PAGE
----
MercyMe releases first album since 'I Can Only Imagine' box office success
Multi-platinum Christian band MercyMe released their new album, inhale (exhale), following the success of their blockbuster film “I Can Only Imagine,” and say they are overwhelmed with “gratitude” that they still get to make music following a year like 2020.
“Say I Won’t,” MercyMe’s first single off their 10th studio album, is already No. 4 on multiple Billboard Christian charts. The track is a timely declaration of faith and perseverance in the face of tragedy. It was inspired by the band’s longtime friend Gary Miracle, who contracted an infection that resulted in having both of his arms and legs amputated.
The album, comprised of 16 songs, is their first music release since the global success of their movie, “I Can Only Imagine,” which follows the life of frontman Bart Millard and details how the band became who they are today.
"I Can Only Imagine," the film was named after MercyMe’s crossover single of the same name. The faith-based movie brought in $17.1 million domestically during its opening weekend, and over $83 million in total, superseding all expectations. The film would eventually go “on global autopilot,” according to filmmaker Jon Erwin.
“A couple of the people singing on this album, Gloria Gaynor and Gary LeVox, are people that I met because of the movie, so it's crazy,” Millard told The Christian Post in an interview. “I don't think we still even [comprehend] the reach that it had.”
Creating inhale (exhale), produced by Tedd T., Brown Bannister and Jordan Mohilowski, was a process of over two year and features a song with Gary LeVox, of the award-winning country super group Rascal Flatts, titled “A Little Love,” and the tune “Brand New” by disco legend Gloria Gaynor. Other songs listed are “Almost Home” and "On Our Way," featuring Millard's son, Sam Wesley.
“We've been in the band for 27 years, we've definitely seen the highs and lows, and we just can't believe that people still remotely care that we make music and that we're still able to avoid hard labor. So it's been a win-win all the way around,” Millard declared.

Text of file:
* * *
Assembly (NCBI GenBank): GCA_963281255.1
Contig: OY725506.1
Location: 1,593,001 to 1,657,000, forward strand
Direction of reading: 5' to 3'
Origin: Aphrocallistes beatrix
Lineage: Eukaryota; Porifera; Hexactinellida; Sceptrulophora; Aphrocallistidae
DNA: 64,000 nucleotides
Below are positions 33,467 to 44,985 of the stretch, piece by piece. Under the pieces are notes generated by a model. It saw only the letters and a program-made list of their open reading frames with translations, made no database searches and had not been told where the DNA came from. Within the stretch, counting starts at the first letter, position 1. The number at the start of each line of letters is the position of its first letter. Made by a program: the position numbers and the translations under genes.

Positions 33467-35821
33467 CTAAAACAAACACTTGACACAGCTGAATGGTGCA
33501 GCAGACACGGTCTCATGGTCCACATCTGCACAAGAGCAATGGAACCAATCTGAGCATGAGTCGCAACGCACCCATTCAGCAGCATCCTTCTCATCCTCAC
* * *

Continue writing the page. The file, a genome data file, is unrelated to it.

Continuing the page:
Along with several media appearances on mainstream platforms, the award-winning band will also be promoting their new album with their upcoming Live and Outside Tour.
The following is an edited transcript of The Christian Post’s full interview with Millard and MercyMe member Mike Scheuchzer who both share what the past two years have been like following the movie's success, working on music, and then creating an album during a pandemic.
Christian Post: What inspired the title inhale (exhale)?
Millard: We had a different album title, it's taken about two years to make the record and it was originally going to be called Spaceman. We were getting close to wrapping it up and the idea was not of this world. And then, the pandemic hit, and we kind of scrapped everything and started over because there's no way you're going to go through this and not write songs during it.
We kept saying, we just want the album to give people a chance to just take a breath and just remember what matters and leave all this other stuff aside. You say it long enough, [then] it kind of happens. And so we decided to go with the title inhale (exhale), and we always thought it felt so fitting with everything we've gone through.
CP: What was it like getting back into music after the success of the film?
Millard: I think that's why this album took so long, other than the pandemic. I lament is what I do best and write about the things that I'm struggling with. After the movie and touring, it was just a season where things were really good [with] my family, with just the time at home, everything was in a great place. It was weird for me because I started avoiding songwriting because I didn't want to go to whatever that dark place is to try to write something, I just didn't want to do it. So I kind of drug my feet for a long time.